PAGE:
• If you have several different credit card accounts with the same company, you must enroll each individual credit card account separately for “auto pay.”
  • Do not assume “auto pay” has started until you see written confirmation. The credit card company should mail you a letter stating exactly when your “auto pay” will start, which bank account will be drafted each month, on what date, and for what amount. Continue to make your monthly payments until you see in writing that “auto pay” is ready to start.  Save the written confirmation you receive with your account statements so you may refer to it as needed in the future.
  • All you have to do after you enroll is make sure that the amount the credit card company will draft from your bank account is actually in your account on the draft date each month.
  • Keep in mind that “auto pay” is different than making a payment online or paying via online banking köpa viagra online. With “auto pay,” once you enroll, no action is required on your behalf each month to make your payment, other than keeping funds in your bank account; the credit card company is responsible for drafting your account. When you make a payment online or pay via online banking, the payment does not draft each month until you take action to authorize it each time.
  • Make sure you understand during enrollment how to cancel or change your payment amount with the “auto pay” program. Some companies accept a verbal change or cancellation, while some require it in writing. Be sure you understand in advance how to make changes or cancel your enrollment before you start.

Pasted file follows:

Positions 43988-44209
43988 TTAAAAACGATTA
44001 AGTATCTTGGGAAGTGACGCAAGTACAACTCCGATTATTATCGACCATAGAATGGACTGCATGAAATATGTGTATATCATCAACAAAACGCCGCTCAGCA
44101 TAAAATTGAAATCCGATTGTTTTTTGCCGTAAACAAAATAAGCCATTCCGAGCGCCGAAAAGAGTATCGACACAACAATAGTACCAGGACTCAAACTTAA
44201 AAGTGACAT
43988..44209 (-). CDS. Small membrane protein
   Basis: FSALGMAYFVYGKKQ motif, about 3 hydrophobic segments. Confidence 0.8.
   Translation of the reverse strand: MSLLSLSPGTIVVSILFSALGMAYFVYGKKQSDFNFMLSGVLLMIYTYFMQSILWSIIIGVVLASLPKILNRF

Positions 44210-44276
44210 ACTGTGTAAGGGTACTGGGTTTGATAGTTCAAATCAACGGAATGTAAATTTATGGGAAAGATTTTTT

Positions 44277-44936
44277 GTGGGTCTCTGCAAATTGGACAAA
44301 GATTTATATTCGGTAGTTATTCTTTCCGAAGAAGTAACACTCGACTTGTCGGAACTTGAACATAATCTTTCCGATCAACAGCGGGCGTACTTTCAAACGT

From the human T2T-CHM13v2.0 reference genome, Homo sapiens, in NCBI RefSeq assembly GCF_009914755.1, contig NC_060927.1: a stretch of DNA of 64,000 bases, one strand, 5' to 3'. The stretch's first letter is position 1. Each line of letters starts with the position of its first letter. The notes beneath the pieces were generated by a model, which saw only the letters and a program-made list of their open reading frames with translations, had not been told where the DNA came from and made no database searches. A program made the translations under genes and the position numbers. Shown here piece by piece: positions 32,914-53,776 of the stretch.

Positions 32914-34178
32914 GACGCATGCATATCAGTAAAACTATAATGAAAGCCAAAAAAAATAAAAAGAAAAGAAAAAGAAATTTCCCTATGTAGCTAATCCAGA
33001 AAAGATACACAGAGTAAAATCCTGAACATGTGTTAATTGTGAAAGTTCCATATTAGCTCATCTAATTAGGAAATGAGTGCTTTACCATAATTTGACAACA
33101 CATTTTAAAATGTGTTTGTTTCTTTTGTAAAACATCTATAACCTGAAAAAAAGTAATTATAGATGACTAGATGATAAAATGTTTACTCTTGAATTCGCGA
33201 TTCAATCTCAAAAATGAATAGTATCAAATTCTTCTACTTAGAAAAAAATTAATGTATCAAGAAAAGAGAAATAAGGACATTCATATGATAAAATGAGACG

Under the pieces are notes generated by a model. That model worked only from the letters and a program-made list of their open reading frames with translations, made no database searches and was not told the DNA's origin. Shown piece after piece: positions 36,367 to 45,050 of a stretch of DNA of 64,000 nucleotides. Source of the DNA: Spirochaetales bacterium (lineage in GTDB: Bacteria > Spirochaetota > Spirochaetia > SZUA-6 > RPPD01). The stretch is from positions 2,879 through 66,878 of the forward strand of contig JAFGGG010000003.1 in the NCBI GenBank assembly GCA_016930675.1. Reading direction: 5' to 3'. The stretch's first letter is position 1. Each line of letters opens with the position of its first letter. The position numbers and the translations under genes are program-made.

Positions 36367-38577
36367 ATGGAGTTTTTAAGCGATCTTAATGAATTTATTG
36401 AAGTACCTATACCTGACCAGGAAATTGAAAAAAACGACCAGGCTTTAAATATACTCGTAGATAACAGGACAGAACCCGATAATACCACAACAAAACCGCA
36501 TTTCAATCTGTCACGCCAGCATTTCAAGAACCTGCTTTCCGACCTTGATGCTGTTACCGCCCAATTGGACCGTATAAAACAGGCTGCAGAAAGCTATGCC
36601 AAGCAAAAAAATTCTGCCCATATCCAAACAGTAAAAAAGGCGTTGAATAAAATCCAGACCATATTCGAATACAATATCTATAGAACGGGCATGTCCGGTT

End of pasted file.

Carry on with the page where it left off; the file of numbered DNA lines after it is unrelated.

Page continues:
Automate the rest of your payments. The days of writing a check and driving a few blocks to make your utility payment in person are long gone for most people. For most people, the payments you make each month are mailed out-of-town and out-of-state. So stop relying on your memory and the efficiency of the United States Postal Service to pay your bills on-time. Automate them with these services:

Online bill pay. Most major banks allow you to pay your bills online. If your bank does not offer this service, or charges a fee for it, consider moving your checking account elsewhere.

  •          Once you have a bank that offers free online bill pay, you simply enter each of the people or businesses you pay as a “Payee.” You will need their payment address and telephone, your account number, and information on how much you want to pay each month. With online bill pay, you must log-in to your online account each month and instruct the bank which “Payees” to send money to and how much on which dates.
  •          Some online bill pay services allow you to set-up recurring payments if the amount does not change. For example, if you owe $150 on a student loan each month, or if you have agreed to send your dentist $25 each month to pay off a procedure, you may be able to instruct your bank via online permissions to automatically send these payments from your checking account each month.
  •          Some more sophisticated online bill pay services even allow you to specify for how many months to send the payment. If you owe your dentist $130, you could authorize your online bill pay service to send $25 per month for four months and then $30 in the fifth month to pay off the debt.

Auto pay for other bills, too.  We discussed at length using “auto pay” for your credit cards; other companies may allow you the same option. Most mortgage and utility companies have free programs that will automatically draft your payment each month directly from your checking account. Some prefer this to online bill pay; the choice is yours.